Class and the Church

Jonny Price

Ever since our founder Wilson Carlile was accused of ‘dragging the church into the gutter’ (Reffold 1905: 99) Church Army has encountered conflict around the issue of class. Although there’s no longer a similarly hostile attitude to serving in poor areas or training working-class people to minister in the church, issues around class are still very present.

Church Army’s Learning and Development Team believe there is a significant challenge for a predominantly middle-class church to serve in areas of deprivation, and have identified some crucial issues which warrant further exploration.

In the following discussion, we want to recognise that the picture locally is far more nuanced than the simplified middle class/working class divide we are working from. We are aware, for example, that there are people who would have traditionally middle class values, but not the financial situation associated with those values and vice versa. The gig-economy and zero hours contracts also open another can of worms on this discussion. However, this simplification is needed to give a starting point for principles to be discussed.

Building relationships

A primary problem is simply a lack of knowledge: people from middle-class backgrounds often simply do not know what it is like to live in poverty, or may have a distorted view of what it means to go without. Reflecting on how we can encourage people to walk alongside those who have a lived experience of living in deprivation, we identified relationship as the basis of meaningful dialogue, recognising the importance of remembering that this is slow work and can take years. Our Research Unit have identified a great example of this: they are currently working with the Diocese of York to help them evaluate their Mustard Seed project to grow disciples in places where life is tough. As well as enabling people from deprived communities to train in mission and discipleship, Mustard Seed also encourages people from more affluent areas to act as ambassadors to support mission in poor communities.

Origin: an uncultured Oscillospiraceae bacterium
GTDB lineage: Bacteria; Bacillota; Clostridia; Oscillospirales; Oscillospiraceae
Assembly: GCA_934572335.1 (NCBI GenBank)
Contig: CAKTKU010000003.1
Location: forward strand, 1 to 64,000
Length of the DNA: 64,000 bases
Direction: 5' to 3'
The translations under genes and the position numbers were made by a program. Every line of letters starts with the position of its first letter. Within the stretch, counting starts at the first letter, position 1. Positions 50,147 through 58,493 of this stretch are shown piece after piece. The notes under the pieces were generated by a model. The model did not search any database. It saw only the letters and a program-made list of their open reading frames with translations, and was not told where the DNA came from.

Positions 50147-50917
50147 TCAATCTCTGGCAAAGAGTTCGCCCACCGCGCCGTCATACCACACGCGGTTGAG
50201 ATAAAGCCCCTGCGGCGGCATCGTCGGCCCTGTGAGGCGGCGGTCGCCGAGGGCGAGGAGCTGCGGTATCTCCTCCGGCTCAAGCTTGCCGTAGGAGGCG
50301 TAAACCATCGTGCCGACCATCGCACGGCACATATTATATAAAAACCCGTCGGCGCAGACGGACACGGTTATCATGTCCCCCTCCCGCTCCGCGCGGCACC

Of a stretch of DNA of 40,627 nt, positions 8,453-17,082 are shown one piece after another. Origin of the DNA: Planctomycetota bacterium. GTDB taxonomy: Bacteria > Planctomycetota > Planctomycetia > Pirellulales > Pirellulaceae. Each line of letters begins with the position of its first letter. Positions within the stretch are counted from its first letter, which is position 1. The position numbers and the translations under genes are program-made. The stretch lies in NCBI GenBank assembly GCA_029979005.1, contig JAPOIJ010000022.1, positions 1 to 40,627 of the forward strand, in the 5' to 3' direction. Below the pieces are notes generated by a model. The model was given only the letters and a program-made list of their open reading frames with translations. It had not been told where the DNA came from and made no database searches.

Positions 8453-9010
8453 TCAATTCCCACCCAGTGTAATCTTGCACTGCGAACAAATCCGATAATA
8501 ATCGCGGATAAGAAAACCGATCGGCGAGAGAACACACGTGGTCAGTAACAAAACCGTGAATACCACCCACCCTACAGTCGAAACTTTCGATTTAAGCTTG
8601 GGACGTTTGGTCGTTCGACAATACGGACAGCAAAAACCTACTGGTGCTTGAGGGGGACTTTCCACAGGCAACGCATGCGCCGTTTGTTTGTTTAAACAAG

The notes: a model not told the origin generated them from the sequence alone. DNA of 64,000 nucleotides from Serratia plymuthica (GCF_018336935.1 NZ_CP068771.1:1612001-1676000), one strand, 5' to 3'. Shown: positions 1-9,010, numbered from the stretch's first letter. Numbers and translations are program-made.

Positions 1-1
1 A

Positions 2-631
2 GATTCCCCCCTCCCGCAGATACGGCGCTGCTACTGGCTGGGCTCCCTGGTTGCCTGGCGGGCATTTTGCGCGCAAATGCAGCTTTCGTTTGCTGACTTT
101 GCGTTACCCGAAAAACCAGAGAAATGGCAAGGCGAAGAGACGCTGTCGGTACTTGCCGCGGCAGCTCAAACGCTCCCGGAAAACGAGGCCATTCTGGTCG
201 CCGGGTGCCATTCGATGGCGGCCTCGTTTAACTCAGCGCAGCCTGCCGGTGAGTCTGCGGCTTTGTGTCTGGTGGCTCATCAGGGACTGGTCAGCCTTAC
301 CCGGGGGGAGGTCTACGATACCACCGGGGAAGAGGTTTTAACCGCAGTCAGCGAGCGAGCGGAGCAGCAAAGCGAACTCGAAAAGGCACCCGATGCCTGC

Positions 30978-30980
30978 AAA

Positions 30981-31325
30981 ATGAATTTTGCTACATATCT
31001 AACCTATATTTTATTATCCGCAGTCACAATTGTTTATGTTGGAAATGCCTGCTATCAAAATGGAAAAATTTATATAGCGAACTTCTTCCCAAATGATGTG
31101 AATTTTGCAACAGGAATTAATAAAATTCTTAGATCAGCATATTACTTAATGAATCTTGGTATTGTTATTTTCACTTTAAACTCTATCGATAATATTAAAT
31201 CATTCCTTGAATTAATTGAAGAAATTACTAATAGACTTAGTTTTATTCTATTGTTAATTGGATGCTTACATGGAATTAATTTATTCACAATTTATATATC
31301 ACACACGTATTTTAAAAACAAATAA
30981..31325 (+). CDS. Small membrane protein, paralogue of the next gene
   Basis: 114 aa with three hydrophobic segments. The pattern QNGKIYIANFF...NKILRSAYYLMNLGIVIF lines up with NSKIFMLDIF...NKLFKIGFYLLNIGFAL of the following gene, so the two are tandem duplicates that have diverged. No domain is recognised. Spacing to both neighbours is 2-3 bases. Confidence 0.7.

Learning and confidence

It’s also crucial to pay attention to working-class experiences when listening to people’s vocations and training them to be licensed ministers in the church. Our experience of training lay evangelists from working-class areas suggests that many people feel very anxious about starting to learn again and have very little confidence in themselves as learners and potential church ministers. Church Army’s training is learner-focused, appreciative of the fact that people come to learning with a variety of prior educational encounters, but often a great deal of wisdom from practical experiential ministry. We’ll be exploring this further in next month’s Inside Out*. Another great example of this empowering of working-class people is M:Power, the Diocese of Blackburn’s project to train lay leaders from urban communities and offer placement opportunities in deprived urban contexts for people training for ordained ministry. Their Training Hub Leader is a Church Army Evangelist, and one of our current Evangelists-in-Training also works with M:Power.